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Outrage as litter louts target flytipping hotspot

Dozens of glass bottles, Christmas trees, boiler units and window frames are among the rubbish found in an Aberdeen layby.

A hotspot for flytipping activity, the A92 layby near Kincorth has seen a surge in litter louts dumping their unwanted possessions since the start of lockdown last year.

Situated just 10 minutes from the nearest recycling centre, the layby is currently a scene of illegally dumped waste strewn across the area.

Councillor Alex Nicoll who represents Kincorth, Nigg and Cove called the blight on the area “criminal and totally unacceptable”.

He said: “Late last year this issue was highlighted by the media and I did raise this with officers to have the area cleared.

“It is very disappointing to see that some folk are being totally disrespectful of the local community and are again dumping waste indiscriminately.”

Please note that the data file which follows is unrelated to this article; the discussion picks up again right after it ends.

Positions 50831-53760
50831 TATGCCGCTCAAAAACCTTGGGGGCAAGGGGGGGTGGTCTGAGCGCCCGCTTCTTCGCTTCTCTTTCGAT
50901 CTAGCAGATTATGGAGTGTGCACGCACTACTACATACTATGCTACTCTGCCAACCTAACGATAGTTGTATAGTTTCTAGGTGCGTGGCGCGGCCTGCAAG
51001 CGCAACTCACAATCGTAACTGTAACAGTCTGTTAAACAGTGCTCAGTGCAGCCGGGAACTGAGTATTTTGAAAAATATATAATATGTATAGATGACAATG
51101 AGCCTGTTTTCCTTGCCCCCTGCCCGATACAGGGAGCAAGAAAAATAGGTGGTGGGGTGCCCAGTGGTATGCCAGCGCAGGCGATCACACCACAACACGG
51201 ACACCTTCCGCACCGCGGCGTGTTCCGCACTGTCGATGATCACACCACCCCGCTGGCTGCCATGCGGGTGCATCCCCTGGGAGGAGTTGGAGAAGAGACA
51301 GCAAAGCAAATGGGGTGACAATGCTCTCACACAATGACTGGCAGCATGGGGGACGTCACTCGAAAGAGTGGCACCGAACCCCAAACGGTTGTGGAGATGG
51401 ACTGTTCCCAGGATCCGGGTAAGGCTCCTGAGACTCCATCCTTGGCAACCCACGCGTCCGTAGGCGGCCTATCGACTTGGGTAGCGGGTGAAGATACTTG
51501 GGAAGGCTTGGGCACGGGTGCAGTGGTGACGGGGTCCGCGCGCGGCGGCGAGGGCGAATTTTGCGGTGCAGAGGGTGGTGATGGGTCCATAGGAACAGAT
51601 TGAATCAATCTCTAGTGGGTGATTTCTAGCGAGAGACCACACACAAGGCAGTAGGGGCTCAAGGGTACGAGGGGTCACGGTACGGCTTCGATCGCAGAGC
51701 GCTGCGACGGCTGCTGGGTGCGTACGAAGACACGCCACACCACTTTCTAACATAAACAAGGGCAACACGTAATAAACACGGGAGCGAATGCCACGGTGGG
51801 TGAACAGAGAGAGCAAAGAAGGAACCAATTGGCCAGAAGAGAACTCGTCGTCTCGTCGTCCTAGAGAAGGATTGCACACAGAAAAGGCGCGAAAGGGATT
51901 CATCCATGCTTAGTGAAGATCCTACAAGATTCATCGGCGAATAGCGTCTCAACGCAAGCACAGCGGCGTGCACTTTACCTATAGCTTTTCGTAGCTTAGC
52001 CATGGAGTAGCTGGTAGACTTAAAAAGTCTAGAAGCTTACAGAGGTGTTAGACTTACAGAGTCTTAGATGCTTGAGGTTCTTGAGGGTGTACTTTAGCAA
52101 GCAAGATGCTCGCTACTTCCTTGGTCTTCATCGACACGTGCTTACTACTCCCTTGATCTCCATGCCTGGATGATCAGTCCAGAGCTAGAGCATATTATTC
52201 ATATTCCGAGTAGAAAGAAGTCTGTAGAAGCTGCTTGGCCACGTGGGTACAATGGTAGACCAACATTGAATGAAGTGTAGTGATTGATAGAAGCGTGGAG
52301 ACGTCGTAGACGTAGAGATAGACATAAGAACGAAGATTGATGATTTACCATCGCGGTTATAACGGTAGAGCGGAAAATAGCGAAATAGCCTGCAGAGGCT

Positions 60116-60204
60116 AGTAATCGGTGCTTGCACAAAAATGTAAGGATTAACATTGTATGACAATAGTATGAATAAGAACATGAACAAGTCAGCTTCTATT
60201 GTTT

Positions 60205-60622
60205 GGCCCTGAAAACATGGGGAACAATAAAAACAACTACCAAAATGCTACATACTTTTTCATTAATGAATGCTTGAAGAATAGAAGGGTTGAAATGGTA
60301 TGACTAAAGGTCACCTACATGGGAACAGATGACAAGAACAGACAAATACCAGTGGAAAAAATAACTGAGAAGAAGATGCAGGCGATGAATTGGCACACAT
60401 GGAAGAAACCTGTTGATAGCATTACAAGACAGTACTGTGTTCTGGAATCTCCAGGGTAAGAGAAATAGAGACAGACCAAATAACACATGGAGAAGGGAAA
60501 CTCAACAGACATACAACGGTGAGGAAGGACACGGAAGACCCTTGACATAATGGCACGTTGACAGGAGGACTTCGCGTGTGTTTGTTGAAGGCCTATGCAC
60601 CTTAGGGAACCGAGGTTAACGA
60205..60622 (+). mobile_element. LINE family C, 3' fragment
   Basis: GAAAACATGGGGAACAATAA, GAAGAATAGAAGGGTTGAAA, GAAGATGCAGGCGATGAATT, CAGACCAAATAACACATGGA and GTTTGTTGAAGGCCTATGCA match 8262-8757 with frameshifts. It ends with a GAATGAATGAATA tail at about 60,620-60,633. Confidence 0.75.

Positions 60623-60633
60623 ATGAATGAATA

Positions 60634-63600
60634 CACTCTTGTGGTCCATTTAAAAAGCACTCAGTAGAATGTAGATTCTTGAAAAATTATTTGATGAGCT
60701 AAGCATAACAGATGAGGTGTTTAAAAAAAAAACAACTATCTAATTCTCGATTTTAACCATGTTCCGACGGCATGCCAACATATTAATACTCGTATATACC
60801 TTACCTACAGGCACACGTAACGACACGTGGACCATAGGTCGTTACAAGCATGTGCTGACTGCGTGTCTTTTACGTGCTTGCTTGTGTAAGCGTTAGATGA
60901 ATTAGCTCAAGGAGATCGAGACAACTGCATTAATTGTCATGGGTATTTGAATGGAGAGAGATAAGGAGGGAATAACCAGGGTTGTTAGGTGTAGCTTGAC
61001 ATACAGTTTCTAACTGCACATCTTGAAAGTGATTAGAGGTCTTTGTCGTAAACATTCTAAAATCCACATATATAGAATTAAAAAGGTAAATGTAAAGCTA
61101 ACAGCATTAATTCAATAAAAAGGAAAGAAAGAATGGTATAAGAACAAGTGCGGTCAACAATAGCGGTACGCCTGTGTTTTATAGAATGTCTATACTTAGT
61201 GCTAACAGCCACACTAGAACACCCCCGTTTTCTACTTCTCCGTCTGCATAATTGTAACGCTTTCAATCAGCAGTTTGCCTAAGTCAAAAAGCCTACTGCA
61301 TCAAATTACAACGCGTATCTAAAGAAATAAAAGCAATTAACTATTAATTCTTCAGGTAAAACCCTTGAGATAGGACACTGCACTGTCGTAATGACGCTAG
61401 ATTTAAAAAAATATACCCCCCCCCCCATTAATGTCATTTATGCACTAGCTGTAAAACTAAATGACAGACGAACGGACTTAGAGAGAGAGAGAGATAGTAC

It is not the first time that the area has been used for such activities and figures released last year showcased that not just the city centre is at risk from illegal waste disposal.

Across Aberdeenshire it was reported that flytipping had nearly doubled since March of last year with more than 800 cases being recorded between then and August.

Mr Nicoll added: “This behaviour is correctly criminal and totally unacceptable.”

Since being reported, Aberdeen City Council has confirmed that a clean-up operation will be undertaken to make the area safe and tidy.

But has also condemned the actions of those involved, calling it both “dangerous” and “costly”.

A spokeswoman for Aberdeen City Council said: “It is disappointing that people choose to dispose of their waste illegally and dangerously in this manner.

“This action is irresponsible, dangerous and costly.”

With four council run waste and recycling centres operating within the city, council chiefs added: “There is ample opportunity for proper disposal of household wastes.”

Emma Leel, programme manager for litter and flytipping at Zero Waste Scotland said: “Not only is this a visual eyesore, it also poses a threat to local wildlife and represents a waste of resources.

“Never be taken in by cheap offers of waste disposal as they could be a fraudulent company. Always ask to see a copy of their registered waste carrier certificate. For anything that can’t be reused or recycled, place them in your general waste bin.”

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